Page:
In its 2022 Global Asset Manager Survey focused on emerging and frontier markets, consulting firm Mercer polled over 400 asset managers across the globe, representing over $51 trillion of assets under management. The survey found that only 27% of respondents have established climate transition targets such as net-zero in their portfolios, with only 16% having set science-based net-zero targets. On the other hand, 58% of managers track portfolio company emissions, 64% have established climate transition targets, 39% track forward-looking transition metrics such as target setting, and 59% have policies regarding how climate change is incorporated into their portfolios. In addition, 89% of respondents identified ESG-related transparency and disclosure as a barrier to investing in emerging markets, with 82% citing more regulation around financial reporting as a key to supporting increased allocations.

The survey results with respect to emerging markets are particularly noteworthy and confirm views we have previously expressed on increasing sustainable investment in developing markets such as Brazil. The report states that “of the 61% of managers reporting current exposure in emerging markets, less than one in 10 have invested in infrastructure, private debt or real estate across Africa, Latin America, Asia and Eastern Europe,” and adds that a “significant step change in the robustness of data, and in transparency and disclosure around company reporting and ESG factors is required for investors to overcome current barriers to investment into emerging and frontier markets.”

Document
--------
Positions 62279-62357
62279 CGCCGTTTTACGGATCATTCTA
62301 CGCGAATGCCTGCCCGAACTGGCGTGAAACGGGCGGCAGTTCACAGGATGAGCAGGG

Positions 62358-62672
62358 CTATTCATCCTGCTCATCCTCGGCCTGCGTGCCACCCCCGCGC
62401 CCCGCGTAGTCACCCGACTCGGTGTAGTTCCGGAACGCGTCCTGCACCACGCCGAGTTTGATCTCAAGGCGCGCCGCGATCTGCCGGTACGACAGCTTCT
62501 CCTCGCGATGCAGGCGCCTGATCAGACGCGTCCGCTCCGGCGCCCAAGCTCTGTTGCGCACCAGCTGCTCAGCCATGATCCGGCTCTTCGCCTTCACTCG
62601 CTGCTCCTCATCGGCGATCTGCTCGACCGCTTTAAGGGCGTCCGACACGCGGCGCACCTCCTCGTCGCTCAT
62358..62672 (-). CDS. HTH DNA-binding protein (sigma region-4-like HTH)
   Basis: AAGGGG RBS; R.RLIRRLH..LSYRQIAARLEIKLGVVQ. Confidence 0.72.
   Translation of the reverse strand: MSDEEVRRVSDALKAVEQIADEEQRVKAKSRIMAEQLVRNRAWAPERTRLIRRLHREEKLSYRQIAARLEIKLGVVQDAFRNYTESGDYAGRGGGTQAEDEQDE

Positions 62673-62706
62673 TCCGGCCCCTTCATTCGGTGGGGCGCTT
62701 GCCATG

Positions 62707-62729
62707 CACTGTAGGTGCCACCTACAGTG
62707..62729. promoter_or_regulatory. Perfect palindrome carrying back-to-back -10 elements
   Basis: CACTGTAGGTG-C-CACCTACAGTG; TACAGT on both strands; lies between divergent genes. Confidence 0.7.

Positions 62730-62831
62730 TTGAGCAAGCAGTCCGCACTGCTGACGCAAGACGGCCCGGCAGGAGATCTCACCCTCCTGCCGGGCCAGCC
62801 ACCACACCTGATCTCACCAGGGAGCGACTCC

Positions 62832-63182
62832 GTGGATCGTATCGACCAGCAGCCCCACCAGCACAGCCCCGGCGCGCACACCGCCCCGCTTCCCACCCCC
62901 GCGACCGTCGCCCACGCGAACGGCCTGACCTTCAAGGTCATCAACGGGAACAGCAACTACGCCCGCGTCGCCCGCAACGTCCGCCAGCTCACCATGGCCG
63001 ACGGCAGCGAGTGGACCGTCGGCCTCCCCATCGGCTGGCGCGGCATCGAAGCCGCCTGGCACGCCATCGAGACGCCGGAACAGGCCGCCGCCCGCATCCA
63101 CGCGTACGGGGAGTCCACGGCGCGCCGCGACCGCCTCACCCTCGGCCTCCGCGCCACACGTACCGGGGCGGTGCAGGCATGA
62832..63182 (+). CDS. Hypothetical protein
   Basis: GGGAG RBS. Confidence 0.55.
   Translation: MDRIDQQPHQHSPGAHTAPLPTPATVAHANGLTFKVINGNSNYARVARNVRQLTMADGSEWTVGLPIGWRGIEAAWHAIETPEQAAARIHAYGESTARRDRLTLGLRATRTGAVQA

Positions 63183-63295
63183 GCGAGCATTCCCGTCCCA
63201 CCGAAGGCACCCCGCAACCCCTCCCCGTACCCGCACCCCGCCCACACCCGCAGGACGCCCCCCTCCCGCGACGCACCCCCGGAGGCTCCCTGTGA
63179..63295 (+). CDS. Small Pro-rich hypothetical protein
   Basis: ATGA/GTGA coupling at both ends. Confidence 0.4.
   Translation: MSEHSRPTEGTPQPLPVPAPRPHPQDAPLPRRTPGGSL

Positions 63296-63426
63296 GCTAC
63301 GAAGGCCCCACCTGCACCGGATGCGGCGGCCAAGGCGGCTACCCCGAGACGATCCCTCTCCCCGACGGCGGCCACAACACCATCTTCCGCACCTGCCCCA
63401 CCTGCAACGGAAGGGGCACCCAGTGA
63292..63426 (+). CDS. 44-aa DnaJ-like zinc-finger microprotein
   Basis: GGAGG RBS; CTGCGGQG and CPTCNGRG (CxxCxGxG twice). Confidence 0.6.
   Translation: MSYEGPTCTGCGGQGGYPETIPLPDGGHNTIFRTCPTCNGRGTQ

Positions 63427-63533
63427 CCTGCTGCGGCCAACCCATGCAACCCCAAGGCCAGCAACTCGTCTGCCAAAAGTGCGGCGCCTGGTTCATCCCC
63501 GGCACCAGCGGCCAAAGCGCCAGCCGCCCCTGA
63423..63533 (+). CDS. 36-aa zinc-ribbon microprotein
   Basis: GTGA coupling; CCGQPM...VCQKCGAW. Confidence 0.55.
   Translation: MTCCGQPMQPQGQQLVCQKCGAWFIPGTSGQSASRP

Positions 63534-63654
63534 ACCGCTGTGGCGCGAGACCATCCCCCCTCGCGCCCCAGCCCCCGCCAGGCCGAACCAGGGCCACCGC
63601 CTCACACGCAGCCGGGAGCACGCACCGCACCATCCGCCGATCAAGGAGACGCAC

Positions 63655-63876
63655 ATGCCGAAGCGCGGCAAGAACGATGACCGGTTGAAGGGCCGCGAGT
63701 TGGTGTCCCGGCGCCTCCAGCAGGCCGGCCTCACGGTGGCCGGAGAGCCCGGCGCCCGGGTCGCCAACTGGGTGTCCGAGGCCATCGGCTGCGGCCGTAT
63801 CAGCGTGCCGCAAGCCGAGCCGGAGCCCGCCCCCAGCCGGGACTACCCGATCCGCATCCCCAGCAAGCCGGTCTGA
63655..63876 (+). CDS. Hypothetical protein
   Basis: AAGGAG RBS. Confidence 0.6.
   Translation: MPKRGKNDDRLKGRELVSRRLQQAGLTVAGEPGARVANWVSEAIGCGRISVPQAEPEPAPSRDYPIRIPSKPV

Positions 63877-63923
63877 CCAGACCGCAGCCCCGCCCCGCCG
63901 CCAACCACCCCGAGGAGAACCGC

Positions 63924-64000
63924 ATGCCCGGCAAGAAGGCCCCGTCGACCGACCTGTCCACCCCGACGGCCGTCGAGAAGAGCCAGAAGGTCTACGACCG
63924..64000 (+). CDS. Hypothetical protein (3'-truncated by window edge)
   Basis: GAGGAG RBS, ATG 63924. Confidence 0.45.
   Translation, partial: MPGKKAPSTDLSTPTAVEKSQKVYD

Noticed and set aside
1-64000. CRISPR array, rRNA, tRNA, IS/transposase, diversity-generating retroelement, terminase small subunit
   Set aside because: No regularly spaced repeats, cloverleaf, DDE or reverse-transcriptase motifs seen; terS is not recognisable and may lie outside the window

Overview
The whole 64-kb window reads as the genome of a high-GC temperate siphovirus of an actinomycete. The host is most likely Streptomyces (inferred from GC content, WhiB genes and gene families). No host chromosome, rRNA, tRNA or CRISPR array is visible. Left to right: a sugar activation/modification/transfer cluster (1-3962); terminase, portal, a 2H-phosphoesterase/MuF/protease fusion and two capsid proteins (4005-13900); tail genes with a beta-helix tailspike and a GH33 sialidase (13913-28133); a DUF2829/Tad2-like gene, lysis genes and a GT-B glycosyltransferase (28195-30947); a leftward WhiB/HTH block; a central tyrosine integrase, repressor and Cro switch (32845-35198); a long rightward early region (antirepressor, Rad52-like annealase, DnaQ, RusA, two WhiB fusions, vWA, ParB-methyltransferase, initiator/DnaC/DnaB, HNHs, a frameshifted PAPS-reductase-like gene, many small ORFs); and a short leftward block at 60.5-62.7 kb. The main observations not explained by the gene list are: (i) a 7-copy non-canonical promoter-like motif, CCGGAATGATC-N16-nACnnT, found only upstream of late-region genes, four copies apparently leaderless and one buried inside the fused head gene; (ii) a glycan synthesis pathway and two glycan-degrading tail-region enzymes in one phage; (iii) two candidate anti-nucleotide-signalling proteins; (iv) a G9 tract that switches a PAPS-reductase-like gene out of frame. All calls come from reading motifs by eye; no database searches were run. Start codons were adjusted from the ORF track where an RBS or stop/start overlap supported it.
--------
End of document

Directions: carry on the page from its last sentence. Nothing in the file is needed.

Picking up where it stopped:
Taking The Temperature: We have written extensively on the challenges faced by the asset management industry as a result of climate change and sustainability issues, including navigating disclosures concerning the sustainability profiles of their portfolios, the need to obtain greater transparency from issuers, and the increasingly politicized atmosphere surrounding climate issues. The Mercer report underscores that the industry has not yet achieved consensus on how to approach the many different tests that climate change poses, but that overall, it appears that managers are increasingly incorporating climate considerations into portfolio selection and monitoring. Emerging markets appear to be particularly challenging terrain given, at times, the political uncertainty and less developed regulatory disclosure guidance in these regions. At the same time, developing countries require sustained increased investment in order to address the impacts of climate change. On a positive note, 54% of the managers surveyed by Mercer report that increased adherence to global reporting frameworks such as the Task Force for Climate-Related Financial Disclosure recommendations would be the biggest factor in increasing sustainable investment at least in one such region, Africa, and more than one-third of surveyed managers expect to see such increased adherence develop over time.